Moreover, under- does not always connote lack, insufficiency or subordination. Sometimes it suggests something more like strengthening or supporting: underpin, undergird, underwrite. Perhaps understand belongs to this group too? Over, meanwhile, does not always suggest excess or on-topness. There are words in which it connotes spread or extent – as in overall or overgrown (which, as Dave points out, makes an odd pairing with undergrowth). 

I don’t have a theory for why these words have acquired such diverse connotations. All I can say is that they are venerable words, found in Old English. Under was exactly the same word in Old English, while over was written ofer. (I remember learning the word ofermode from the 10th century Anglo-Saxon poem The Battle of Maldon, meaning rashness or overconfidence). So they have had plenty of time over the centuries to expand their semantic reach.

Settee or sofa?

The other day I incautiously made a reference to the settee and my son Fred (16) looked at me in bewilderment. 

FRED: The what? 

BRANDON: The settee – you know, this. The sofa.

FRED: Why don’t you say ‘sofa’ then? 

BRANDON: Settee is another word for it. 

FRED: No it isn’t. 

When I was young my parents always called it the settee and the word sofa sounded distinctly posh, used by friends who were higher up in the middle class than we were. I didn’t know it then, but the settee-/sofa distinction was one of Nancy Mitford’s tests for whether the speaker was U or non-U (upper-class or non-upper-class). Settee marked you out as non-U.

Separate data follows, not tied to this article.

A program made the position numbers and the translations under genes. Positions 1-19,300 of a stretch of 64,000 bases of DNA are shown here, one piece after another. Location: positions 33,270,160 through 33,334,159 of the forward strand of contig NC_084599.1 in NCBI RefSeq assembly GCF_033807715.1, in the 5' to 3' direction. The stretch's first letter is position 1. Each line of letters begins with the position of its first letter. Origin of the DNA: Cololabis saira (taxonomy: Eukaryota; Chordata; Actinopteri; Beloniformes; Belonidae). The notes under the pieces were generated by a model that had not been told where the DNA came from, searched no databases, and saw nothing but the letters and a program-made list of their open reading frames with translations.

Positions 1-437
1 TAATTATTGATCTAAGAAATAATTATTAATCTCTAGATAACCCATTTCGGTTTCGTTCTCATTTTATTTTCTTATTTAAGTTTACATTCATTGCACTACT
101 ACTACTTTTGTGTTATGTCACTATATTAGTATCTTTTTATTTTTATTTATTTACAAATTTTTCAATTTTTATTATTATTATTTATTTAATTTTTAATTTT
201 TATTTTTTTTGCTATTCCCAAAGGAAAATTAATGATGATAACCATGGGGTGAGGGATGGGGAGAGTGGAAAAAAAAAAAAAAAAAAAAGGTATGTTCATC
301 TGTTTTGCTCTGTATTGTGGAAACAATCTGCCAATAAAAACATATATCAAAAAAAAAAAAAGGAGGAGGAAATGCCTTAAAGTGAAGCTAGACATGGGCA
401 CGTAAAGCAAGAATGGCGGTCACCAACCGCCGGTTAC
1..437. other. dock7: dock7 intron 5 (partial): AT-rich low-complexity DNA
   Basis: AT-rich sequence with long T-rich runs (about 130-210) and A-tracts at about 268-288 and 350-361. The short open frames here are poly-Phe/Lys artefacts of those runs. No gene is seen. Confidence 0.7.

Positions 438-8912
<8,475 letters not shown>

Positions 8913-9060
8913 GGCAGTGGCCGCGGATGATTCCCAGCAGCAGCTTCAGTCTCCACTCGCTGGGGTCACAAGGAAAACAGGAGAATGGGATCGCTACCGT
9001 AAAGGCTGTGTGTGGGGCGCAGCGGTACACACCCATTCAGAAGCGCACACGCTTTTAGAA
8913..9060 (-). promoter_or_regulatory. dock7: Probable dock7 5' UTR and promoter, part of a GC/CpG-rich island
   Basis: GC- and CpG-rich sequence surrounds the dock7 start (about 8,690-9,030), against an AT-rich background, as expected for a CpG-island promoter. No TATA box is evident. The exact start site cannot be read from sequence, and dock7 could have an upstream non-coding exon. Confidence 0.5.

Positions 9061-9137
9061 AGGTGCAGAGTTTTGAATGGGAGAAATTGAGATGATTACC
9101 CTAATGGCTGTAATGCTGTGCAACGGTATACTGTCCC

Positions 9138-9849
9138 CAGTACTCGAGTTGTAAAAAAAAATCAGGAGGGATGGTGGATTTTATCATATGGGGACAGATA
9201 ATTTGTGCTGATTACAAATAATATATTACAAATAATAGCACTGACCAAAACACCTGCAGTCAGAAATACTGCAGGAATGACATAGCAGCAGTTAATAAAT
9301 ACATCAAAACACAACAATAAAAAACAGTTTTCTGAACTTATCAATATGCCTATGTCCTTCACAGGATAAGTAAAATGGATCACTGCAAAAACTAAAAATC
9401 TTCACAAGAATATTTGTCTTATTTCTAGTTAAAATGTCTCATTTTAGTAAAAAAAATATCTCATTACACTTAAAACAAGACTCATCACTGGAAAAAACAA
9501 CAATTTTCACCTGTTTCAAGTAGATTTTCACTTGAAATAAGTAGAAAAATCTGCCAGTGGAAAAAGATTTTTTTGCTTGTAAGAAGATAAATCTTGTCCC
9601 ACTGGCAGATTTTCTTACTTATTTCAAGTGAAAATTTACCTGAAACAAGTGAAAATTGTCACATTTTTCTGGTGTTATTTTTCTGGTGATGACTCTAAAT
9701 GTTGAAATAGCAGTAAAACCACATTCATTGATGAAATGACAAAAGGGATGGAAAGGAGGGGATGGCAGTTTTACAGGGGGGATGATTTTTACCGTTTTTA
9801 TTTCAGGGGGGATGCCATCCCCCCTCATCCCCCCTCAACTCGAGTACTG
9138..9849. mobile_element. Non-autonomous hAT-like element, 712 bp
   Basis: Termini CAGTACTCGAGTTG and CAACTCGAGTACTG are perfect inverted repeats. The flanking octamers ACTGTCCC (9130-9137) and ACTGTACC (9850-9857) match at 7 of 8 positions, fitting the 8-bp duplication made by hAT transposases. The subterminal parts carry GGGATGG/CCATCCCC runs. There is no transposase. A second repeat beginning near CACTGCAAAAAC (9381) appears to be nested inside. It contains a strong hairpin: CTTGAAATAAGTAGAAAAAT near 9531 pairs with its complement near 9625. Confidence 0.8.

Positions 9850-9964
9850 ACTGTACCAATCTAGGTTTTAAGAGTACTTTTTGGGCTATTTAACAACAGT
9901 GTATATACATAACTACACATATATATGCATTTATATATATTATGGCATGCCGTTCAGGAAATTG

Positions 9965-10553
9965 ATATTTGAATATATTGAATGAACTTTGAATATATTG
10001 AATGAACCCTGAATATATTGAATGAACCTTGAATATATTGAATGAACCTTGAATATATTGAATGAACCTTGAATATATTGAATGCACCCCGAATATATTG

Some of Mitford’s U-forms now sound distinctly outdated, such as looking-glass rather than the non-U mirror. And the non-U toilet is far more widely used than the U lavatory. In this case, however, the U-word has won out and saying settee makes one sound old-fashioned and provincial. I don’t think I’ll use it again. 

I’m reminded of an old ‘Doctor, Doctor’ joke, which would be a nice way to conclude. Ready? 

PATIENT: Doctor, Doctor, I’ve swallowed a settee!

DOCTOR: And how are you feeling? 

PATIENT: All right so-fa. 

It’s National Poetry Day

Yes, it’s National Poetry Day. So here’s a poem for your delectation:


It rained all day today

fine prickly rain

that chills the skin and

soaks through shoes

the sky a yellowish-grey from dawn to dusk

all my emails were boring

and no one liked my tweets

the only letter was from the credit card company

a package was delivered

but it was for next door

the high point was when an angel came

stood in the garden, wings spread,

watched me wisely through the window

as I was at the sink washing up

I felt it had some kind of message for me

it wasn’t permitted to utter

I had to work it out for myself

it was one of those small black angels

that very much resemble crows